When pastor Roger Jimenez, above, of the Verity Baptist Church in Sacramento, California, delivered a hateful sermon in the wake of the Orlando gay club shooting, he sparked such fury that an estimated 1,000 people targeted his church on Sunday.
According to this report, Jimenez told his congregation that:
They shouldn’t be mourning the death of 50 sodomites.
More than 100 people from Sacramento’s LGBT community gathered last Wednesday evening to protest outside the church, and in response to a call for a further protest, around 1,000 people said they would attend on Sunday, June 19.
John Hayden, who created a Facebook page for the rally, included a note explaining why he believes a larger protest was in order:
Why am I calling to action the people of Sacramento? The Verity Baptist Church is right here in our own backyard. It disgusts me that this immoral, sacrilegious individual is spewing hatred and ignorance, and is condoning murder to his churchgoers who may not be old enough to see what true religion is instead of the brainwashing he is doing.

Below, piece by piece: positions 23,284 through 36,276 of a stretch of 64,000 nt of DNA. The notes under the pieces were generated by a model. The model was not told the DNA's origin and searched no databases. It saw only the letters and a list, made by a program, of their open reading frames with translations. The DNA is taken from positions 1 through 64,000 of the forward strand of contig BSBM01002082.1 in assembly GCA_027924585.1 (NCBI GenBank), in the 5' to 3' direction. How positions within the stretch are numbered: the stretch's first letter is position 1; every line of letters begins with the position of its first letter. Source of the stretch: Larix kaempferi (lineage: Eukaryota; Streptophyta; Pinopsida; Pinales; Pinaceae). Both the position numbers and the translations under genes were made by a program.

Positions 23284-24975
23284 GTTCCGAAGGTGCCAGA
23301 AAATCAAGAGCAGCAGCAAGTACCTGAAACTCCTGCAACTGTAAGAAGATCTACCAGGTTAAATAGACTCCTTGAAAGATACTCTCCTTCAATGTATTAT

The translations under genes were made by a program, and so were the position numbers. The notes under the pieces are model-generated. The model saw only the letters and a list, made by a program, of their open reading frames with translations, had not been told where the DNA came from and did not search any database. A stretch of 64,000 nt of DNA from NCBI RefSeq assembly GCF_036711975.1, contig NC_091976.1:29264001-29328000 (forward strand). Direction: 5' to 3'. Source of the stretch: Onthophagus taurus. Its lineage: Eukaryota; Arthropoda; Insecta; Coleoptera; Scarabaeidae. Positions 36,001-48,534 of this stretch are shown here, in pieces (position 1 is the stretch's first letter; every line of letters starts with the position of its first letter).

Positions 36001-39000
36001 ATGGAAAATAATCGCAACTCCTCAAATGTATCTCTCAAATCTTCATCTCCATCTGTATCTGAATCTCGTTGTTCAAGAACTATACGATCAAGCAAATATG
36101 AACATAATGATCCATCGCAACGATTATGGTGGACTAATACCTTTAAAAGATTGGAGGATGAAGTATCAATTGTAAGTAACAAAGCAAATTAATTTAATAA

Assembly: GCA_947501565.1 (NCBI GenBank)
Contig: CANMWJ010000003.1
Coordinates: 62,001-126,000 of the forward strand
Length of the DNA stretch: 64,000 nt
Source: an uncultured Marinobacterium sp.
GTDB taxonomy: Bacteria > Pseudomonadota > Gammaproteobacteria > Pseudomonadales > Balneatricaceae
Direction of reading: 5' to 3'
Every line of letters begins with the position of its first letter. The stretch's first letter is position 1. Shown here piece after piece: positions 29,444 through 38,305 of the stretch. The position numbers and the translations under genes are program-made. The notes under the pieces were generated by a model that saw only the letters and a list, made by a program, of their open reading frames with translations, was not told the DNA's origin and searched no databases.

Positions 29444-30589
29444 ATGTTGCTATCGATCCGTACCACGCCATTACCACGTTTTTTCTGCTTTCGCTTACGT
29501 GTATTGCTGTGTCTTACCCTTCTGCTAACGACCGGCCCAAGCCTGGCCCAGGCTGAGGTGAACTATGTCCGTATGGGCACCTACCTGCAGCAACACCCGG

I am calling for a peaceful protest for anyone who would like to join me. I won’t stand for this. Not in my own backyard. The church opens at 10:00am. I would like to assemble at 8:30 am — so the members see what they are walking in to.
Make signs, we can make a rally cry, I’ll make it up along with anyone who would like to help me organizs. I don’t care if I’m the only one out there. But it is my hope that we can [draw] attention to this ‘pastor’ and church, because this is what homegrown terrorism looks like.
It’s just remarkable how it didn’t matter your race, religion, creed, background or orientation. It didn’t matter. We came together as the Sacramento community.
Sacramento sheriff’s deputies were in communication with the protesters and the church and provide ample security around the church on Sunday to ensure that things did not escalate to violence.
Sheriff’s spokesman Tony Turnbull said:
We requested there be no weapons at the event whatsoever and that has been made clear to both sides.
The pastor’s 45-minute sermon went viral after it was posted on YouTube. YouTube later took down the video, saying it violated the site’s ban on hate speech.